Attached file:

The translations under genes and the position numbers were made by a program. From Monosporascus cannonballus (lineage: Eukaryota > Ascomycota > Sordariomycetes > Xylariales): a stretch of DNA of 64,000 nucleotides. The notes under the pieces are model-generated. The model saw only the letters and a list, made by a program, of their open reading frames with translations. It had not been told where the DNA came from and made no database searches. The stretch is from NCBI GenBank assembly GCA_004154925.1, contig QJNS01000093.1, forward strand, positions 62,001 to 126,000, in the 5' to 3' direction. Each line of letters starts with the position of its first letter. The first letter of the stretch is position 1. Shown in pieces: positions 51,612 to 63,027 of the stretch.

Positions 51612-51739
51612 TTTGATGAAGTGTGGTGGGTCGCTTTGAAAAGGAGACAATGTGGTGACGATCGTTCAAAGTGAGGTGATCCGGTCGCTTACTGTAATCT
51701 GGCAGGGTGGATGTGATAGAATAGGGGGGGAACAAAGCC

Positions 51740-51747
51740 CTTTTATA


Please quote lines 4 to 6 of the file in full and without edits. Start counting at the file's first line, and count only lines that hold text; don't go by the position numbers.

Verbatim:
51701 GGCAGGGTGGATGTGATAGAATAGGGGGGGAACAAAGCC

Positions 51740-51747
51740 CTTTTATA